You can find out more about the MMA and the awards here. You might even want to enter.
Grown up awards for grown up marketing.
Kevin Lavery is a marketing and advertising specialist for the 50+ cohort and is Vice-Chairman of the Mature Marketing Association (MMA).
The missing £Billions - new report from the ILC estimates cost of failing to adapt to demographic change
The Mission £Billions - the economic cost of failing to adapt our high street to respond to demographic change.
This report was issued by the ILC (International Longevity Centre) in December 2016 and was presented to MMA members this week by the authors, Cesira Urzi Brancati and David Sinclair.
Older people are increasingly important consumers – a large and growing group of consumers, in absolute and relative terms. The report points out – as we at the Mature Marketing Association have been saying for some years – that the over 50s account for 35% of the population and 43% of total household spending on consumption. On this basis, the over 50s account for disproportionately high levels of expenditure, outspending other age groups.
However, the report also argues something rather significant. This is that households headed by someone aged over 50 account for 55% of the total number of households – presumably, because some of the households headed by people over 50 also include people aged below 50. On this basis, it is argued, older households spend less than their younger counterparts. In fact, the ILC state, household expenditure (on food, grocery, eating out, clothing and leisure) declines by approximately one per cent for each year beyond the age of 55.
Of course, the over 50s continue to be increasingly important in economic terms. With an ageing population, aggregate expenditure will continue to increase, even if individual household expenditure shows a slight decline with age. Furthermore, as we also know that the over 50s account for a disproportionately high amount of wealth, there is an apparent opportunity to increase their levels of expenditure.
Why does economic and social participation decline?
As we have known for some time, economic and social participation decline with age and this report confirms that we don’t 'go out' as much (eating out, cinema, cultural activities and so on) as we get older. If we go out less, we spend less. The question is: why?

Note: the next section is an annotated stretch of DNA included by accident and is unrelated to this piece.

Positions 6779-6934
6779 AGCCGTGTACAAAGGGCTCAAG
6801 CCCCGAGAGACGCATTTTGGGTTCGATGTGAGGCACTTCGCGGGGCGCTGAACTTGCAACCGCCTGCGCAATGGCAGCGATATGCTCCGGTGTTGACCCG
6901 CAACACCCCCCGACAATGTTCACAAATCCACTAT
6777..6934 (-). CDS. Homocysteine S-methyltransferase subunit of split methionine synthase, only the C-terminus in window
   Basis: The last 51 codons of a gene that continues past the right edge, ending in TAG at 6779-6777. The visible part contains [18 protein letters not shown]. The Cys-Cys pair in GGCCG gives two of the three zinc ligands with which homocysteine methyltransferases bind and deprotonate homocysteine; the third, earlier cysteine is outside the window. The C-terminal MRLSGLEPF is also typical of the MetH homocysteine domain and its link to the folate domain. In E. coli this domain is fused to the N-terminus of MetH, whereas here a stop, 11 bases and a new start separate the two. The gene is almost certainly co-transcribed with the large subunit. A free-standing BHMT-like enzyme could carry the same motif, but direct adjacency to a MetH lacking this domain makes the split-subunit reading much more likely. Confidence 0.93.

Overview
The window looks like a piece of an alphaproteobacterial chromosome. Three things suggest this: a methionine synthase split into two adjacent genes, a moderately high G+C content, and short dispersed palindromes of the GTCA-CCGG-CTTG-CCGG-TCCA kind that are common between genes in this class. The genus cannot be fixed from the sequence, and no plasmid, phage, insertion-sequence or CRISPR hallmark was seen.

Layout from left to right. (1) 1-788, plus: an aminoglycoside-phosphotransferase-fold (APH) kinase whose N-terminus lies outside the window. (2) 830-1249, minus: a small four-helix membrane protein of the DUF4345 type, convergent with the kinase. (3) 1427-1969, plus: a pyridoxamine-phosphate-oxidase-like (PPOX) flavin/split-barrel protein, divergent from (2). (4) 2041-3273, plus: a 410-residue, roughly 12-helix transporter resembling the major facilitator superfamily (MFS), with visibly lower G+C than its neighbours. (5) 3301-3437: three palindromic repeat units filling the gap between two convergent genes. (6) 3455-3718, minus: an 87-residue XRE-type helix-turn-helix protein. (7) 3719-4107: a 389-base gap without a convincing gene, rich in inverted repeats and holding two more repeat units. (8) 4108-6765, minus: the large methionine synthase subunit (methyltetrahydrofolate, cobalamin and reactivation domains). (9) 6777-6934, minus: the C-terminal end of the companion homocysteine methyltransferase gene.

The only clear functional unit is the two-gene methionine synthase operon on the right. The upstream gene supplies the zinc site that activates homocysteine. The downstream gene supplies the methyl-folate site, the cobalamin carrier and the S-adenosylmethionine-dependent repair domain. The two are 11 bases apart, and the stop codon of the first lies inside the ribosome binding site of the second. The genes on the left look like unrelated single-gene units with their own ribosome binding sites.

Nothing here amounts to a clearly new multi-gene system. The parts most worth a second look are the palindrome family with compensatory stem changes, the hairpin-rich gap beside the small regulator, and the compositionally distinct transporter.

The ILC report argues that financial constraints are not a barrier. In fact, decreased expenditure is not related to income levels. One can hypothesise about other factors in reduced expenditure – a less materialistic mindset, increased satisfaction with ones lot, or canny saving for an uncertain future, say – but this is just conjecture.
Two main barriers to social activity and consumer expenditure by older adults were identified. The first is that of poor health and in particular, walking difficulties – associated with 14.5% less spending on average, finds the report. The second barrier is accessibility, in the sense of living in a rural area, lack of access to a car and low levels of internet access.
The report identifies the importance of consumer spending to the economy and estimates the potential increases in spending if these barriers could be overcome. For example, the amount of lost spend due to walking difficulties is estimated at between £470million and £3.84billion. It is argued that this makes it worthwhile for businesses – and Government - to consider age friendly changes in the built environment, such as improved seating. Indeed, Anchor - England's largest not-for-profit provider of housing and care for older people – who were involved in this research - have launched a campaign called ‘Standing up for sitting down’.
There is a well-established argument that the failure to address the physical limitations of older consumers – which may include sight, hearing, cognitive and strength issues, among others – is a significant barrier to consumption. This report adds further weight to that argument and is to be applauded for that reason.
1. The Missing £billions. ILC-UK discussion hosted by Anchor
Monday February 13th 14:00 to 15.45
To be held at offices of the Anchor Trust, Central London (WC2).
Before Christmas, ILC-UK published a new report (The Missing £Billions) which explored the health barriers to expenditure in later life. The report was supported by Anchor who have launched a “Standing up for 4 Sitting Down” campaign.
We are holding a private meeting for MMA members interested in hearing more about the report and its findings. There will be an opportunity during the event to discuss the implications of the research.
If you are an MMA member and would like to attend this private discussion, please email email@example.com as soon as possible. There are limited spaces available and they will be reserved on a first come, first served basis.
2. 2017 Mature Marketing Summit
Please make a note of the date - Tuesday October 17th, Cavendish Conference Centre. We are currently looking for sponsors and speakers. Please get in touch if you can help.
3. 'New Old' Exhibition at the Design Museum.
Curated by Jeremy Myerson, this pop-up exhibition looks at design approaches to ageing. Free entry. Information here.
Mark Beasley, Chairman, MMA